A fascinating article by E.D. Hirsch in this past winter’s City Journal explores the link between vocabulary and success in academics and life in general.  Hirsch demonstrates that a large vocabulary is the key difference between “advantaged” and “disadvantaged” students, not just in language arts, but in mastery of the entire curriculum.

Vocabulary is essential because words enable the mind to access and make use of vast stores of knowledge in the “working memory,” which is where problem solving takes place.  Hirsch likens this function to the parentheses and dashes we use to keep phone and social security numbers in our working memory: dividing things into workable chunks helps us to remember, and words are the best “chunking agents” of all.

“The reason is clear: vocabulary size is a convenient proxy for a whole range of educational attainments and abilities—not just skill in reading, writing, listening, and speaking but also general knowledge of science, history, and the arts. If we want to reduce economic inequality in America, a good place to start is the language-arts classroom.”

Hirsch argues that our public school system, under the influence of progressive education policy for over a century now, has made the vocabulary gap much worse.  The popularity of hands-on or experience-based learning, and the rejection of factual knowledge or book learning began in the 1950s and 60s corresponds with the dramatic plummet of all 12th grade verbal SAT scores, including those in 98% white, middle class neighborhoods.  The switch to “how-to” curriculum resulted in a massive loss of vocabulary, as children focused less on actual subject matter and more on experience and process.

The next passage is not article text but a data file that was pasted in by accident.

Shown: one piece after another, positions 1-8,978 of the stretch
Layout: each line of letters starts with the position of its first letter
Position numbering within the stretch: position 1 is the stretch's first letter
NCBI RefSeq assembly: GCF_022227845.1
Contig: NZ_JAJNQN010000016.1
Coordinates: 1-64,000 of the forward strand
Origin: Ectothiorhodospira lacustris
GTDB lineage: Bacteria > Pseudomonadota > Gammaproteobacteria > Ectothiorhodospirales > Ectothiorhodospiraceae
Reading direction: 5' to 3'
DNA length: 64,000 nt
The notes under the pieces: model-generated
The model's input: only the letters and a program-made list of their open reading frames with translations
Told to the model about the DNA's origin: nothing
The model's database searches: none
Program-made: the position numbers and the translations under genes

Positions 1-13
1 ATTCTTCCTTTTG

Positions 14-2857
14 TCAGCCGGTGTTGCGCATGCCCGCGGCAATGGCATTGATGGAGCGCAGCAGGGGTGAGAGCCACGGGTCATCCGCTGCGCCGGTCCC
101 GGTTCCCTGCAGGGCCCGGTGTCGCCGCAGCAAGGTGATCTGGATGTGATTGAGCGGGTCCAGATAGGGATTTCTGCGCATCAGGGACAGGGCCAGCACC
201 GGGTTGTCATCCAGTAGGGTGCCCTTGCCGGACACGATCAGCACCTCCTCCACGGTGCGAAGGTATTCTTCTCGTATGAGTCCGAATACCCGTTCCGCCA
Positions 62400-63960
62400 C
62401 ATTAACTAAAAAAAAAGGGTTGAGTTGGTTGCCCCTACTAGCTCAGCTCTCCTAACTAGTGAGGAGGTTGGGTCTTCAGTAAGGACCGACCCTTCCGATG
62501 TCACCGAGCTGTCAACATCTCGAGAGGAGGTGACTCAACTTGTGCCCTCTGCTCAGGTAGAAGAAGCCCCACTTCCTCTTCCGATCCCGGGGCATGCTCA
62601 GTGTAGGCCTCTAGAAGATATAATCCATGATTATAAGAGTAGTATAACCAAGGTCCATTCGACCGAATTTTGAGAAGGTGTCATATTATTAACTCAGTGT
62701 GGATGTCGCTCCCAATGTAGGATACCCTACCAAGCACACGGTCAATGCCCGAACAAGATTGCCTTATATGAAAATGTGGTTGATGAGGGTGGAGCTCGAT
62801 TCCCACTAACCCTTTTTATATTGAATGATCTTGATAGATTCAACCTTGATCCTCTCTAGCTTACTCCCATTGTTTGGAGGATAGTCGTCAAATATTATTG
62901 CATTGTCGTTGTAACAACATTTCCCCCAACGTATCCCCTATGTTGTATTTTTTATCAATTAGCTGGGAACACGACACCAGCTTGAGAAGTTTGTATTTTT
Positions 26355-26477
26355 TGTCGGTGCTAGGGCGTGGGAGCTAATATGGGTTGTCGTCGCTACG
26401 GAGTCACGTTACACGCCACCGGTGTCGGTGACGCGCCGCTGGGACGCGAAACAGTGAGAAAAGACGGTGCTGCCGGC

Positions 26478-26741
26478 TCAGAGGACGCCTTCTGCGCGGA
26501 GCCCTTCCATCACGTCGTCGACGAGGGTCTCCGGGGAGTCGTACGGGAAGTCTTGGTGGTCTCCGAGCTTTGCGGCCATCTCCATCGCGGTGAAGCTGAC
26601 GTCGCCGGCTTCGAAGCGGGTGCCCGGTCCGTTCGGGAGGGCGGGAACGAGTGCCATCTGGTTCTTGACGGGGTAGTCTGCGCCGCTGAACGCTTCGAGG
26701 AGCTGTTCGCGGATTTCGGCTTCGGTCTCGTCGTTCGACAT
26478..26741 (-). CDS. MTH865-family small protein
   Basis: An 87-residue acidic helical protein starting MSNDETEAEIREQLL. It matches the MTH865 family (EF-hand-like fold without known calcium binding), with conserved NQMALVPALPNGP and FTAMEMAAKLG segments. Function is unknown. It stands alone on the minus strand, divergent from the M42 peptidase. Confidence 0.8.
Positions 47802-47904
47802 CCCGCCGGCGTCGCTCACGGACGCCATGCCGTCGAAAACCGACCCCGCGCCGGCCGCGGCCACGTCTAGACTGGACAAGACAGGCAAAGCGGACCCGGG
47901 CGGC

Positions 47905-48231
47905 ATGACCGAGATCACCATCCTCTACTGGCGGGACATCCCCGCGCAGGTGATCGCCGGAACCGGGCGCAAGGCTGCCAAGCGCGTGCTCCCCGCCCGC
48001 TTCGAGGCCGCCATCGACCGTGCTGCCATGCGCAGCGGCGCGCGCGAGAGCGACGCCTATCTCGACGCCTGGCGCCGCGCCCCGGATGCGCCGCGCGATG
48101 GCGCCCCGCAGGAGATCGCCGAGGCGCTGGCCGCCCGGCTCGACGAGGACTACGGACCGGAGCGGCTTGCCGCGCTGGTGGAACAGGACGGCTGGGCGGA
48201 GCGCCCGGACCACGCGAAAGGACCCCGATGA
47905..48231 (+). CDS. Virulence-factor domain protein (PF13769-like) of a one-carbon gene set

“How-to-ism has failed because of its fundamental misconception of skills, which considers them analogous to automated processes, such as making a free throw in basketball.  In English class, young children are now practicing soul-deadening how-to exercises like “finding the main idea” in a passage and “questioning the author.”

Back when our schools focused on knowledge instead of study skills, and facts instead of process, the vocabulary gap between advantaged and disadvantaged kids grew smaller as the children got older.  This is no longer the case.  Students who arrive at school with smaller vocabularies fall farther and farther behind their peers, and the vocabulary gap widens.

“Advantaged students who arrive in the classroom with background knowledge and vocabulary will understand what a textbook or teacher is saying and will therefore learn more; disadvantaged students who lack such prior knowledge will fail to understand and thus fall even further behind, relative to their fellow students. This explains why schooling often fails to narrow the gap and may even widen it.”

Hirsch’s long article is a must-read.  For parents, the importance of vocabulary and content-based education suggests that simply talking with and reading to young children is more important than scheduling hands-on experiences or music lessons.  As Hirsch concludes, “such correlations between vocabulary size and life chances are as firm as any correlations in educational research….there’s no better index to accumulated knowledge and general competence than the size of a person’s vocabulary.”